I just survived a motor bicycle accident. Please read this:

Mark Kinsler

New Member
Mar 29, 2018
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On October 21 I was riding my China-converted old Schwinn down an ordinary bumpy street. What I remember was a loud bang and I was lying in the street. Paramedics took me to the hospital, then to a bigger hospital, where they fixed my broken neck (first cervical vertabra, repaired with a 3" vertical bolt threaded up my spine,) plus a broken collarbone, plus seriously stretched nerves. After four days in the hospital I've been recovering at home, living on lots of pain killers.



The bike was taken in by the local police, and it's only in the last few days that I've learned what actually happened by inspecting the bike. Witnesses said that I flew over the handlebars, and that happened because the front wheel solidly locked up at maybe 15mph. The wheel locked up because a single rivet that held the top front fender brace failed, allowing the U shaped brace to flop around and ultimately contact the tire tread. The tire wrapped the fender brace around the axle/fork junction, thus winching the brace tight against the tire tread. It's still immovable, and when I feel better I shall post some pictures.



I'm posting this to several groups. I was wearing a bike helmet, which might or might not have saved my life: the side of the helmet was scraped away by the road surface, as was skin on my shoulder. You may be familiar with the forged-steel Schwinn fork: mine is thoroughly bent, and a pedal broke off with a piece of the crank still attached.



It saddens me, but I won't be rebuilding the bike, though the engine and the rest are okay. I'll likely be buying a lightweight motorcycle, which makes a better vehicle in general for someone my age, which is 72. I'll also be buying a lightweight bicycle to help get my strength back.



Moral: Inspect your bike every time you ride it, for any motorbike will vibrate itself to pieces after a very short time. Until Honda and them began making better bikes in the '60's a pre-ride inspection was standard for all riders, and now I know why. Yes, mine was an old bike, but new ones aren't necessarily built so well either.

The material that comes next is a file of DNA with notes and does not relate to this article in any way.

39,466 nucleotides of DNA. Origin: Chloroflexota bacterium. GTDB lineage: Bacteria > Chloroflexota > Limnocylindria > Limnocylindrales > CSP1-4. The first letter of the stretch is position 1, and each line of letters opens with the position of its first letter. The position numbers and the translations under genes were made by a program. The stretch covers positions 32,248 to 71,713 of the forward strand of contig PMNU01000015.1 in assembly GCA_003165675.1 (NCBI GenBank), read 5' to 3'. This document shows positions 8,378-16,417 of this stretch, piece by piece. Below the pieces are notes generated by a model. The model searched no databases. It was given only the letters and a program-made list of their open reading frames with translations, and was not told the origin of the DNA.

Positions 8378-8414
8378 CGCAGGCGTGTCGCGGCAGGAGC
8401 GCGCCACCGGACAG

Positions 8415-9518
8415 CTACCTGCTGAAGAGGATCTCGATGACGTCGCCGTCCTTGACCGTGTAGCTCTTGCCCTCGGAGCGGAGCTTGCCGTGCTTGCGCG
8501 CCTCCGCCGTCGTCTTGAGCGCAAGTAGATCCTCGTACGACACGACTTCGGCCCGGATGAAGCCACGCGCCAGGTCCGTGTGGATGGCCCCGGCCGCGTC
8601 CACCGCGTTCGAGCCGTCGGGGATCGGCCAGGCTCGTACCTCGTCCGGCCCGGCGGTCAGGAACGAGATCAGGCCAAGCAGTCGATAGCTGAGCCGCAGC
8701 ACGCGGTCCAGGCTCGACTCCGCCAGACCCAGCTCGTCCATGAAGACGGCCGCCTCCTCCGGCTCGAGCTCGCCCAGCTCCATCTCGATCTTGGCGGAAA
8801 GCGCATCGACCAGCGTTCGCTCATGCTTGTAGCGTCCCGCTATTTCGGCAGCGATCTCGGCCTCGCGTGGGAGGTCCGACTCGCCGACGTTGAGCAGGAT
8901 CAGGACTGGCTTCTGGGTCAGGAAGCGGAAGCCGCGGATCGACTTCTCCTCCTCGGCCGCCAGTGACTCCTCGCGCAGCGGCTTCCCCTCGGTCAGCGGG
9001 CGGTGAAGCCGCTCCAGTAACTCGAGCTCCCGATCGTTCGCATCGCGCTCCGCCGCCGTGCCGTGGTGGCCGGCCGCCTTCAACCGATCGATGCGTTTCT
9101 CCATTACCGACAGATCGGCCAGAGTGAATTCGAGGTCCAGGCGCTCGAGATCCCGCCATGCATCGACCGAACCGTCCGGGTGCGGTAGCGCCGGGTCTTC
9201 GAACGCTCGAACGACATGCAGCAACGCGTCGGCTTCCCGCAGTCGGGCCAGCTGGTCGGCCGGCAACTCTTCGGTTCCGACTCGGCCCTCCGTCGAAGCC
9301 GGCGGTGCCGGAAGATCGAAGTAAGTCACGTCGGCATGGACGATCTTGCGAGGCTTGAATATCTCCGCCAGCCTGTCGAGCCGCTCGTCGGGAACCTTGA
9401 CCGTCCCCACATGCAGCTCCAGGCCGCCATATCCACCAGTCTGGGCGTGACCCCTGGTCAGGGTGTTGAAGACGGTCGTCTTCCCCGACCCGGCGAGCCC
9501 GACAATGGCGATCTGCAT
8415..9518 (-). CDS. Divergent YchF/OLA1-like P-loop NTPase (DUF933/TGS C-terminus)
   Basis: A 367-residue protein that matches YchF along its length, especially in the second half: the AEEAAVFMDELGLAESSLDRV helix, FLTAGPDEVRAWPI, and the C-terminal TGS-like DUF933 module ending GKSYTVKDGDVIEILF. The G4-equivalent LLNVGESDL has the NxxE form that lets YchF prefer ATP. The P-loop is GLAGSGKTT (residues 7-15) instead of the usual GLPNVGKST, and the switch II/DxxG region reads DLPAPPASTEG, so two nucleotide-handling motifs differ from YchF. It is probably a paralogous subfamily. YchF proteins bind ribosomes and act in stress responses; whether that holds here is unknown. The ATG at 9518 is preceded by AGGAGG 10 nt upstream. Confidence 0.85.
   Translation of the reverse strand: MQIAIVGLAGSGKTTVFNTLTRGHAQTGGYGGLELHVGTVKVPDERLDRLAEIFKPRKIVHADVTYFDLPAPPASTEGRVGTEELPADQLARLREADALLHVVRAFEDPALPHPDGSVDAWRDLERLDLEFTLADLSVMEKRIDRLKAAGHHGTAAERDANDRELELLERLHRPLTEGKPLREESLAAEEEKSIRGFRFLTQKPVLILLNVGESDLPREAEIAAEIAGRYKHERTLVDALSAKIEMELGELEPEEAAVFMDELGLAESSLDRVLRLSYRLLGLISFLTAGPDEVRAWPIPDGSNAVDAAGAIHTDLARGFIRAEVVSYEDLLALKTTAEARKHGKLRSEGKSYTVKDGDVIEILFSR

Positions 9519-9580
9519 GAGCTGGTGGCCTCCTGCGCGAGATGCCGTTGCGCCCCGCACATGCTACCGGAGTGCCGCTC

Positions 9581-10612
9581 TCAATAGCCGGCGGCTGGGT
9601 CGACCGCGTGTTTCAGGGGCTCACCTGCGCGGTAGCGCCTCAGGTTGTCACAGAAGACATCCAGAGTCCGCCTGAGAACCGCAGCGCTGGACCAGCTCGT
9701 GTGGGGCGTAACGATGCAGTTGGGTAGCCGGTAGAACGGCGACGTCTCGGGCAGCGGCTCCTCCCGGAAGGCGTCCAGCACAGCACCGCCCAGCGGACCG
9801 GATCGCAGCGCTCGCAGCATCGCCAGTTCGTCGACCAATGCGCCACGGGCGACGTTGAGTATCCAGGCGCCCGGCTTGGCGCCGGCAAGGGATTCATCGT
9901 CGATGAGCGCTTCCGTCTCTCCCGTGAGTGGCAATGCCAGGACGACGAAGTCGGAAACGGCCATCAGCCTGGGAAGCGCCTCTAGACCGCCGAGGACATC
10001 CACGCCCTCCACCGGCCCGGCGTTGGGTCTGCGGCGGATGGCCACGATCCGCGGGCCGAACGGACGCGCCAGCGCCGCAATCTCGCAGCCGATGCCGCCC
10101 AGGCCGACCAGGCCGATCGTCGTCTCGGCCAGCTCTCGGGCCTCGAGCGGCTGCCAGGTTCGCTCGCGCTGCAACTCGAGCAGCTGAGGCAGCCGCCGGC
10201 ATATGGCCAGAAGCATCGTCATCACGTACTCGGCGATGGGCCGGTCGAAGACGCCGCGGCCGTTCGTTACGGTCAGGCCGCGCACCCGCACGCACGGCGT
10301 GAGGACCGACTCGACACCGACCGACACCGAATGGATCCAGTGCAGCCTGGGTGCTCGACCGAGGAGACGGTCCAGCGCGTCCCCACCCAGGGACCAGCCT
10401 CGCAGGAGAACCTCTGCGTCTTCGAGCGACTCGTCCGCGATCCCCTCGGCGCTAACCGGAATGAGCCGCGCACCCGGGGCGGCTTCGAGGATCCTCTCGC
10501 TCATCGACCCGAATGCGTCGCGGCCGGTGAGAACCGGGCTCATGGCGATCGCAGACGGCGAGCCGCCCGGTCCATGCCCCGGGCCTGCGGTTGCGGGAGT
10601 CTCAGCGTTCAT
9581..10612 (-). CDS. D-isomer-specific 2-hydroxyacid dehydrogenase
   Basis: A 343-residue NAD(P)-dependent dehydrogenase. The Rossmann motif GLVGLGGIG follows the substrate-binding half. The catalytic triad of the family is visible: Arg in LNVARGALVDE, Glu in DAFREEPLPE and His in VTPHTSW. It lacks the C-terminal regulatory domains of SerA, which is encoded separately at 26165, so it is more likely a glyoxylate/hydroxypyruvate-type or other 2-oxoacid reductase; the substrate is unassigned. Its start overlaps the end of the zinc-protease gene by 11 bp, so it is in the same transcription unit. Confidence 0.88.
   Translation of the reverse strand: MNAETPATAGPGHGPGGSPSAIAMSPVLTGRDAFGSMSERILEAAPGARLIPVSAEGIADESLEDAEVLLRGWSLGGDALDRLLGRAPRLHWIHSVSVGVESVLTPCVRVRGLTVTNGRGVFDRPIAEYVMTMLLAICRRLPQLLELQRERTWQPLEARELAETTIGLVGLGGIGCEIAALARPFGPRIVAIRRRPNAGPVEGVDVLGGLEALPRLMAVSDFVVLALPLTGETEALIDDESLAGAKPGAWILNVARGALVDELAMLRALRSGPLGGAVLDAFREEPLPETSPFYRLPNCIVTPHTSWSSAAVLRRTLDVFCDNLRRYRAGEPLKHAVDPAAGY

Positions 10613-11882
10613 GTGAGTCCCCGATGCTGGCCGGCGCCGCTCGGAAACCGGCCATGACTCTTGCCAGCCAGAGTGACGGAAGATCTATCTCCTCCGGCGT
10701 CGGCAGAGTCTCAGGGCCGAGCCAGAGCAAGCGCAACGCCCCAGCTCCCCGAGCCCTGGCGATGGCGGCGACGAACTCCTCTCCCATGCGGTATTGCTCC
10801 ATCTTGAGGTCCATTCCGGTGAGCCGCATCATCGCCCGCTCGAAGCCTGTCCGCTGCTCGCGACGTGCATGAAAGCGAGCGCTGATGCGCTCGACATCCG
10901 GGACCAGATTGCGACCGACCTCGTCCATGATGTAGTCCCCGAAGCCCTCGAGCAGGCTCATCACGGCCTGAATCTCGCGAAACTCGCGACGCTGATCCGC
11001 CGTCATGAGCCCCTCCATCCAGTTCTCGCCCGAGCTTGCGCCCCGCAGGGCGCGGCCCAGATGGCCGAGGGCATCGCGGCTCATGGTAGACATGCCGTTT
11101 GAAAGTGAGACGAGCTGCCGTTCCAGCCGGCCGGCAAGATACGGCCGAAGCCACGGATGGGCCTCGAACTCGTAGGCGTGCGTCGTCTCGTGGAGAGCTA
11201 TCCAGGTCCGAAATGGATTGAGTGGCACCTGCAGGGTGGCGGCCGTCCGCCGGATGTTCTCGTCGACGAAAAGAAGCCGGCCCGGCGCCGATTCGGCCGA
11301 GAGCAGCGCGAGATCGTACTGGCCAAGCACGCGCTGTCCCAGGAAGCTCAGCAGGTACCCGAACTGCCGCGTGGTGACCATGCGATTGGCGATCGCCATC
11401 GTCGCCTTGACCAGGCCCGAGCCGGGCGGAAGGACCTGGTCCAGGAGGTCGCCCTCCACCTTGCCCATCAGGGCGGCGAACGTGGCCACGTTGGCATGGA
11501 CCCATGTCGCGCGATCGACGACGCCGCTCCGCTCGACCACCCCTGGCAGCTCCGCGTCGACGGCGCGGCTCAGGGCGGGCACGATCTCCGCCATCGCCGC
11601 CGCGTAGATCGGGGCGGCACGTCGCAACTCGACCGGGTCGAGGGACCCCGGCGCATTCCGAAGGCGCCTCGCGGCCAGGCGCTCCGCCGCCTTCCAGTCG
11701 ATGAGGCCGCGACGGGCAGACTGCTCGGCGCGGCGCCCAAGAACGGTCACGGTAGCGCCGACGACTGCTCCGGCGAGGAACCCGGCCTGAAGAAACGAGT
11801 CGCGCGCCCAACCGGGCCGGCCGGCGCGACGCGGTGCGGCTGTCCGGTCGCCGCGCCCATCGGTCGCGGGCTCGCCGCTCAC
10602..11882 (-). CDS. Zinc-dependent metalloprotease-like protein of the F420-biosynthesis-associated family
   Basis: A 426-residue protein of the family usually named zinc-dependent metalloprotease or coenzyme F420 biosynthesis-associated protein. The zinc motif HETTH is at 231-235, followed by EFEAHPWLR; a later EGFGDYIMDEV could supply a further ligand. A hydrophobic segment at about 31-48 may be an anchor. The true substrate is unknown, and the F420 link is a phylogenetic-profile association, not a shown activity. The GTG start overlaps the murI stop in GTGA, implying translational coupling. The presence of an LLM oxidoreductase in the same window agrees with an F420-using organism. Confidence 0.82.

Mark Kinsler Lancaster, Ohio
 

Mark Kinsler

New Member
Mar 29, 2018
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I loved my motorized Schwinn, and rode it everywhere, but:

I regret to admit that a motorized bicycle does not make the world's greatest motorbike. The center of gravity isn't right for powered riding, the brakes tend toward the fictional, there's no suspension, and they handle strangely. A moped and a motorized bicycle are thus quite different, and there's a good reason that the former is so much heavier than a motor bicycle.

None of this is meant to discourage anyone here, for these bikes are utterly pure fun and quite a practical proposition for someone who needs the transportation. But an extra measure of caution is really necessary, says this old coot.

And please wear a helmet. My bicycle helmet probably saved my wretched skull, though it was only a few weeks ago that I discovered why the hair (there still is some) behind my left ear felt so strange That's when I discovered the three little stainless-steel staples with which the trauma team had re-attached my scalp after its trip across the pavement The side of the helmet (Schwinn brand, purchased at Walmart) is gone, too.

Mark Kinsler
 

lewdog7431

Active Member
Feb 13, 2019
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This is a bad way to go man I feel your pain brother not fun , recently last Monday I've experienced a crash myself different circumstance my partner in bicycle motor's decided to make a left turn in front of me so I nailed his ass not purposely but to avoid on coming traffic long story short , no helmet 15mph also landed on my palms ,tucked and rolled but that initial land is painfully sucky on the hands good thing for the cat like reflexes and ninja skills no other damage butt when riding together please do not cut your partner off stick to your line just like moto x stick to your line
 

curtisfox

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Dec 29, 2008
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The people here only care about how fast, not true, just mainly younger guys. slap a engine on a bike and see how fast it will go.